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Words with Dignity:  Unhandicapping Our Language

People with a disability can and should be described in words and expressions that portray them in an appropriate, positive and sensitive manner.  The following guidelines are suggested/preferred by some 200 organizations that represent or are associated with Canadians with a disability.

Please remember:

Describe the person, not the disability: refer to a person’s disability only when it is relevant. Avoid images designed to evoke pity or guilt.

If in doubt, ask.  People with a disability will be more than willing to help you.

Instead of…


Disabled or

Person with a disability

(the) disabled

People or persons with disabilities


Person with a disability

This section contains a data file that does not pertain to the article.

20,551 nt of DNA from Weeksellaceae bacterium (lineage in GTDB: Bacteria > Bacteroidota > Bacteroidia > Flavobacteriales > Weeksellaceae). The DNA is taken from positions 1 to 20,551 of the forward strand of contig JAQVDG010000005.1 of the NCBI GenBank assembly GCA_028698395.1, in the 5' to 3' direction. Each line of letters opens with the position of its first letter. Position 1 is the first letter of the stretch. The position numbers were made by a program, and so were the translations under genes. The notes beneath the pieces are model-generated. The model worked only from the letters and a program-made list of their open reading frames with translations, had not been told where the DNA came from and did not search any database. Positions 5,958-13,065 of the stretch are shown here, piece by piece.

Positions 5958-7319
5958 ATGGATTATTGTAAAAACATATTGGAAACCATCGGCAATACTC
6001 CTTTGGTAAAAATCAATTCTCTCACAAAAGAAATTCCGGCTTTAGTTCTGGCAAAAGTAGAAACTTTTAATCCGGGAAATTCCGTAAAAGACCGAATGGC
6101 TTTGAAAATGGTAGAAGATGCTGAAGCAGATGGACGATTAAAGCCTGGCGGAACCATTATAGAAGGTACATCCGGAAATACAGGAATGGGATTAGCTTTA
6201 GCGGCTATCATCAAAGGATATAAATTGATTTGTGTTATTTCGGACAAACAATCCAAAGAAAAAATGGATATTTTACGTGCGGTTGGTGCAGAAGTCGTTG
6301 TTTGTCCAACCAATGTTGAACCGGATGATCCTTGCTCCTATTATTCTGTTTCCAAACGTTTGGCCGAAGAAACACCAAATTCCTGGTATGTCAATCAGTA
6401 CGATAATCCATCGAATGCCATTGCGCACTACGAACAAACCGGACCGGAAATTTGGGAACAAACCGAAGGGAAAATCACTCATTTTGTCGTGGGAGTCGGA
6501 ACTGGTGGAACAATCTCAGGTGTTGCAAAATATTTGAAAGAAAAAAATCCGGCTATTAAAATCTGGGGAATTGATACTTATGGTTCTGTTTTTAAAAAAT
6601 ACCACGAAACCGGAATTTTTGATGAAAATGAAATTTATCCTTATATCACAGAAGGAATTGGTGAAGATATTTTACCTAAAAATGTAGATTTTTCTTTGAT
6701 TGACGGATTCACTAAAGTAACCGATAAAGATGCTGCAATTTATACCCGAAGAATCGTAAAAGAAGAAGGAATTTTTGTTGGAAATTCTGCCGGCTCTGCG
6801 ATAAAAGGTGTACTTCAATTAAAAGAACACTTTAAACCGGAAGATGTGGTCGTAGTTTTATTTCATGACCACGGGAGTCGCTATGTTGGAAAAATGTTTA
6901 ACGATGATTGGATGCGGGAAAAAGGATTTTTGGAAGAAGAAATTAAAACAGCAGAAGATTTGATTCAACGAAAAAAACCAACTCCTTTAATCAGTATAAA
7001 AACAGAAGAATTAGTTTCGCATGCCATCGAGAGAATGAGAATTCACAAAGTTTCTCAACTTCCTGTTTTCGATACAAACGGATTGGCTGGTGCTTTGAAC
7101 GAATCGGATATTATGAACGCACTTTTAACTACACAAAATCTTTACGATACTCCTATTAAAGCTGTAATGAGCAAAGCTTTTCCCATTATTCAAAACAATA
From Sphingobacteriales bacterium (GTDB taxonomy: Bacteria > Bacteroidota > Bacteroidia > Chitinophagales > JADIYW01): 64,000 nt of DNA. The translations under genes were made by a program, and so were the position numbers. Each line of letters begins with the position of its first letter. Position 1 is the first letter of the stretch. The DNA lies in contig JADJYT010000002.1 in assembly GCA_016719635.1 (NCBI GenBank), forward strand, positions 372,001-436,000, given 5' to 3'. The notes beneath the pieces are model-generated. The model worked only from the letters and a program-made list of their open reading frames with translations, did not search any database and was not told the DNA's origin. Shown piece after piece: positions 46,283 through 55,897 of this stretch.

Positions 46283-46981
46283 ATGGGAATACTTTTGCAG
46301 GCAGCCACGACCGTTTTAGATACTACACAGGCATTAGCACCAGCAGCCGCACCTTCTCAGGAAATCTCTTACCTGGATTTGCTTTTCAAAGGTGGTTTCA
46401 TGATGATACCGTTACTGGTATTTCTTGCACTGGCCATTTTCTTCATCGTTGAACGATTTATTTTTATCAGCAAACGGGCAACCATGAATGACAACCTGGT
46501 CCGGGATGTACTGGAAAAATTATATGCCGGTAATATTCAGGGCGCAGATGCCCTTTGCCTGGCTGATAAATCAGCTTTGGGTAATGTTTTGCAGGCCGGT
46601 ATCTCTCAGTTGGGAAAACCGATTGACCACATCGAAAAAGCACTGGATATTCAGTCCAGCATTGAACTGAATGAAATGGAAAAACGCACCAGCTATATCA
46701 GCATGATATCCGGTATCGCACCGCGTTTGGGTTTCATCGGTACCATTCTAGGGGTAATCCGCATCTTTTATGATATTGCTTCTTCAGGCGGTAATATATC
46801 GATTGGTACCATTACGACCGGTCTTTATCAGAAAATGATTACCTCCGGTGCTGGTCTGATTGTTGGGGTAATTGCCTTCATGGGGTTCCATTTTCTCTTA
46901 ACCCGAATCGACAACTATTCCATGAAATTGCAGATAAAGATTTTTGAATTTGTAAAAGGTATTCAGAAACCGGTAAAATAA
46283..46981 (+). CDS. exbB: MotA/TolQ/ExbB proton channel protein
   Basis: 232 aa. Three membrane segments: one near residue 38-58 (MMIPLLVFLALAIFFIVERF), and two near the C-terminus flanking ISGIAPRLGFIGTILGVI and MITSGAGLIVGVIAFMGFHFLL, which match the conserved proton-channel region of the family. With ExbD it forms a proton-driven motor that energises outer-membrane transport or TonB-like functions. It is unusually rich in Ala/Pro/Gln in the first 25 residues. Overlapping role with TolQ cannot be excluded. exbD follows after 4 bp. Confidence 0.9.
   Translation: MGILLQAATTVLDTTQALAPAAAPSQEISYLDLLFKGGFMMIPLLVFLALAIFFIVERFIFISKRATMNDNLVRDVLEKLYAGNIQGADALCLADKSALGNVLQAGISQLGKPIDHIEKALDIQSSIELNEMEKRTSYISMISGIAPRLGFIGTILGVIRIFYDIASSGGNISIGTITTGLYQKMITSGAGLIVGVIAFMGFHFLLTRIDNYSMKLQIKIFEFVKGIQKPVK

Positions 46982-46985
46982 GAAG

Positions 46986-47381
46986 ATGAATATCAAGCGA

Crippled by, afflicted with, or suffers from…

Person who has… or person with …

Physically challenged

Person with a disability

Victim, sufferer

Person with a disability


Person with a disability


Limited mobility

Mobility impaired

Limited mobility

Confined, bound, restricted or dependent on a wheelchair

Wheelchair user



Able-bodied or non-disabled

Deaf and dumb, deaf mute

Person who is hard of hearing or deaf

Hearing impaired

Person who is hard of hearing or deaf

Retarded, mentally retarded, person with a mental handicap,

Person with an intellectual disability or person with a developmental disability

Spastic (as a noun)

Person with Cerebral Palsy

Deformed, congenital defect

A person born with…

Visually impaired

Blind or partially sighted

The terms paraplegic, quadriplegic and amputee are used and accepted by persons with those disabilities.

Supported by: Fitness Canada Government of Canada Fitness and Amateur Sport; Government du Canada Condition physique et Sport amateur